2016 GMC Canyon Extended Cab

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2016 GMC Canyon Extended Cab Review

By Allyson Harwood

KBB Expert Rating: 8.7

The 2016 GMC Canyon, with great style, robust capabilities and three noteworthy engine choices, immediately jumps to the top of what had become a stale and even lackluster compact/midsize pickup- truck segment. It offers powertrains and configurations the others cannot match, a whole new level of refinement and technology and is wrapped in the best looks of any of them. Available as an Extended Cab or Crew Cab, with a 5- or 6-foot bed, it beats the longtime class stalwarts, the Toyota Tacoma and Nissan Frontier, in several ways: three standout engines (including a new turbodiesel), more towing capacity (up to 7,700 pounds), superior fuel economy (up to 31 mpg highway), innovative technology, a new standard of refinement and luxury and far snazzier looks.

You'll Like This Car If...

The 2016 Canyon has all the attributes of a compact pickup (reasonable size, easier to park, better fuel consumption) but with powertrains, capabilities, technology, refinement and style the others do not match. This is the new standard for the segment.

You May Not Like This Car If...

The Toyota Tacoma and Nissan Frontier have been around a long time and have established proven, and justifiably deserved, records of reliability and customer satisfaction. And if you need a full-size truck you’re not looking here, anyway.

What's New for 2016

Big news for the GMC Canyon for 2016 is indeed big news for the compact/midsize-pickup segment: the availability of a new 2.8-liter Duramax 4-cylinder turbodiesel with 369 lb-ft of torque, towing capacity up to 7,700 pounds and EPA highway fuel economy of 31 mpg.

Driving the Canyon Extended Cab
Driving Impressions

The GMC Canyon’s already-strong engine lineup just got stronger for 2016. In addition to the noteworthy 2.5-liter 4-cylinder engine and the wonderfully smooth 3.6-liter V6, the new 2.8-liter 4-cylinder turbodiesel...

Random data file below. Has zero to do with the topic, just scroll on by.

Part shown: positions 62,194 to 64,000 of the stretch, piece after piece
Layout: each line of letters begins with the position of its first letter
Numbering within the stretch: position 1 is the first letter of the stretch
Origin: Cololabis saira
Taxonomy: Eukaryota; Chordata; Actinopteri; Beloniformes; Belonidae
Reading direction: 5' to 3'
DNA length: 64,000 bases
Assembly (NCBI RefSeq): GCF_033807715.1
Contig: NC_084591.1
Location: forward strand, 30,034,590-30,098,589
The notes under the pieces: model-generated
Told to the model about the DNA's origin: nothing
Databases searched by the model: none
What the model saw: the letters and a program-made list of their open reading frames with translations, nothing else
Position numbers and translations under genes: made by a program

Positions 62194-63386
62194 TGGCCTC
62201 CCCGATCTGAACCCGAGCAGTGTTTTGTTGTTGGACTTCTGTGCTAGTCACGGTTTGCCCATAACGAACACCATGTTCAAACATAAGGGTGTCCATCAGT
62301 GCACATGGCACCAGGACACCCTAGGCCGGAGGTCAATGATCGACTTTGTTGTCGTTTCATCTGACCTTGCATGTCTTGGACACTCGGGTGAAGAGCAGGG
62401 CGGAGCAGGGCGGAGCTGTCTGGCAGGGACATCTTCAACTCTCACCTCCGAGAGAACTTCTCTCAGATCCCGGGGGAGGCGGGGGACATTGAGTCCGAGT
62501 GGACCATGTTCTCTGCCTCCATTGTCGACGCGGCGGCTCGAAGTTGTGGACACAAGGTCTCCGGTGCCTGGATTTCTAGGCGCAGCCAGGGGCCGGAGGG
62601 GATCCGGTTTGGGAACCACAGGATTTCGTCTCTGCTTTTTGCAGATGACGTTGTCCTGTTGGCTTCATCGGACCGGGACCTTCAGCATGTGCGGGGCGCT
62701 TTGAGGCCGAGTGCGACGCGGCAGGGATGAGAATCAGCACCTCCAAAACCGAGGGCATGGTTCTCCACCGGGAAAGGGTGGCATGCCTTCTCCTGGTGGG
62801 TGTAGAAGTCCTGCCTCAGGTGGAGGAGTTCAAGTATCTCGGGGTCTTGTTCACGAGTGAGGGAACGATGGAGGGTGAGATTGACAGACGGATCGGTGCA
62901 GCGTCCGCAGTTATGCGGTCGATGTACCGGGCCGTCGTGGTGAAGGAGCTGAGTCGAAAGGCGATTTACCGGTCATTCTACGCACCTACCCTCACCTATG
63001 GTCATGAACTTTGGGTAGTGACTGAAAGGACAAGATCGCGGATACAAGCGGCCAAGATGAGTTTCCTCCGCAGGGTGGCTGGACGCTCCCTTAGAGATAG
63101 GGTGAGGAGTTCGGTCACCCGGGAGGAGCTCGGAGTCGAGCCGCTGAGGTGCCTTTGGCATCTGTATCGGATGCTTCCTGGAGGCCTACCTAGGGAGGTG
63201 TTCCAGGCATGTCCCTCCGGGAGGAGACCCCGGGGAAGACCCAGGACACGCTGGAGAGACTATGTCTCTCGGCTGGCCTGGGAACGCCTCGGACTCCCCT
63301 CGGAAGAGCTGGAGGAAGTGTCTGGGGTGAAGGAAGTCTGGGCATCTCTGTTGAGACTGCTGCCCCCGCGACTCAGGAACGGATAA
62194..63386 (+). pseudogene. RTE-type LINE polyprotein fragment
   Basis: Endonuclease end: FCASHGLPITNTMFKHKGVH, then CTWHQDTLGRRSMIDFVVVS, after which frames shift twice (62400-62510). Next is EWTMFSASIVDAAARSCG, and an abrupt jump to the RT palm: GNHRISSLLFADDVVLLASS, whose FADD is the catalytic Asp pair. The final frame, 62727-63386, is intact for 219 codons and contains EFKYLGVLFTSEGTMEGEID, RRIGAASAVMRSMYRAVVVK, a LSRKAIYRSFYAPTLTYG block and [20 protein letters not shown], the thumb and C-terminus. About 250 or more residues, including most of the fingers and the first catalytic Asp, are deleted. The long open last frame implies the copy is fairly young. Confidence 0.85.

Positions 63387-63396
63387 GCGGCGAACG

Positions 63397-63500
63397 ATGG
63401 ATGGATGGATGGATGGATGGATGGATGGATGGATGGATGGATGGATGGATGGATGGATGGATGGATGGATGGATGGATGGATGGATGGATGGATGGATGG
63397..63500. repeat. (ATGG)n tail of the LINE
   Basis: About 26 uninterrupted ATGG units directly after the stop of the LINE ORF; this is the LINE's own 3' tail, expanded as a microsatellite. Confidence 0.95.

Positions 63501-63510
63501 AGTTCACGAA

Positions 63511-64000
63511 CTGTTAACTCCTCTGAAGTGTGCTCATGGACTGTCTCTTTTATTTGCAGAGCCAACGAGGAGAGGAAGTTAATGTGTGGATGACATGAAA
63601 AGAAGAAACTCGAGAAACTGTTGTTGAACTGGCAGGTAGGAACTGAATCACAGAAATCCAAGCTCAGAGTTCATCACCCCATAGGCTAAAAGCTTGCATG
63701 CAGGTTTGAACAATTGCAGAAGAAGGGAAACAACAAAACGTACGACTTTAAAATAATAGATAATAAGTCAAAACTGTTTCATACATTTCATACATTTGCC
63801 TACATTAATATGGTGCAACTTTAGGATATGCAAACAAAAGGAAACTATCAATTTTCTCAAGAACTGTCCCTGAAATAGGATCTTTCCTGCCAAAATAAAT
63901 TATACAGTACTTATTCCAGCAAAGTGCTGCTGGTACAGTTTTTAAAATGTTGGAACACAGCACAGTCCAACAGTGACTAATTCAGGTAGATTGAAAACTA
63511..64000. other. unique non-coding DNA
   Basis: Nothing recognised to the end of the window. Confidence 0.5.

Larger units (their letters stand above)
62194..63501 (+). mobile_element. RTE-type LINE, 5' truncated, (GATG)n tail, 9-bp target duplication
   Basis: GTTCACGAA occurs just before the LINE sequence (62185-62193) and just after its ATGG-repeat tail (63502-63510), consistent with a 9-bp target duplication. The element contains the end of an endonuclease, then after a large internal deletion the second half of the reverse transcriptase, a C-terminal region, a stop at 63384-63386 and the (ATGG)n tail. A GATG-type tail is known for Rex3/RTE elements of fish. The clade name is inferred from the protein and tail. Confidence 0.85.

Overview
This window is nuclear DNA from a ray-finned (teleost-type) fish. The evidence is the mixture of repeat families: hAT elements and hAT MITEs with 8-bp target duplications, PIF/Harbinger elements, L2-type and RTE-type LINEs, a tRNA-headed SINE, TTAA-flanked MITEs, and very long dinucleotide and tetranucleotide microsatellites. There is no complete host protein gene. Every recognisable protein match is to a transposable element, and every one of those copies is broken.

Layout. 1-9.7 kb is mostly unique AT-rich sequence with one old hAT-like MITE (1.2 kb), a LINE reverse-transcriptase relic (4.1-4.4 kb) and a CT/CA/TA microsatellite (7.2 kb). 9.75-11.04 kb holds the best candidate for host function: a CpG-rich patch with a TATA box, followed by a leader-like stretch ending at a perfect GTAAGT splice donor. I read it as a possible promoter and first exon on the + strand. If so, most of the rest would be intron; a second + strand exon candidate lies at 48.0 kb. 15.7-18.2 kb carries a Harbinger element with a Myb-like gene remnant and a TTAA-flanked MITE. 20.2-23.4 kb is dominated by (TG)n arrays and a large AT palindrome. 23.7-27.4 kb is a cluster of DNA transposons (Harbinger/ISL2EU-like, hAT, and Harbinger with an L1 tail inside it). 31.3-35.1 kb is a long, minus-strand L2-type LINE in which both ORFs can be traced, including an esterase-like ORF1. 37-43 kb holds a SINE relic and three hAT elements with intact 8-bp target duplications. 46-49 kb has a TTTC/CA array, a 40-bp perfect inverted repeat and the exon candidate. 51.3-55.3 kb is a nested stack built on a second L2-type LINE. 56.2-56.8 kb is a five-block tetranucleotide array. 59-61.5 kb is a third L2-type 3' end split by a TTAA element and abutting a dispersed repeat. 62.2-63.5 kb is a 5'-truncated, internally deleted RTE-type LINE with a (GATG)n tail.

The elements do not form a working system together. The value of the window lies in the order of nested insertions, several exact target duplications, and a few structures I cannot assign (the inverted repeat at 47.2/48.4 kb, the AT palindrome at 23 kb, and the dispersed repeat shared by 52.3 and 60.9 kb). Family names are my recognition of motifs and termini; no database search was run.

... is a first for the class. Those engines contribute to the exceptional driving experience of the Canyon, which is now the new benchmark among compact and midsize pickups. If it doesn’t exactly ride like a luxury sedan, it also rides and handles far beyond whatever expectations most people will have for a compact truck, with a well-controlled compliance that deals with smooth and rough roads and manages the curves with stable predictability. The ride inside is quiet, the steering responsive, the seating comfortable, the brakes reassuring, the big windows provide a generous view and the standard rearview camera enhances parking ease and safety. And, it will tow up to 7,700 pounds.

The GMC Canyon includes safety features unavailable on the Toyota Tacoma or Nissan Frontier, such as forward-collision alert and lane-departure warning. The Autotrac 4-wheel-drive (4WD) system includes an electronic 2-speed transfer case that will automatically shift between 2-wheel drive (2WD) and 4WD as needed.

The Canyon’s 2.8-liter Duramax turbodiesel is a first for this segment and makes 181 horsepower, a remarkable 369 lb-ft of torque, has a towing capacity of up to 7,700 pounds and is rated at 22 mpg in the city and 31 mpg on the highway in the 2WD model.

2016 GMC Canyon Extended Cab Details
2016 GMC Canyon Extended Cab photo Interior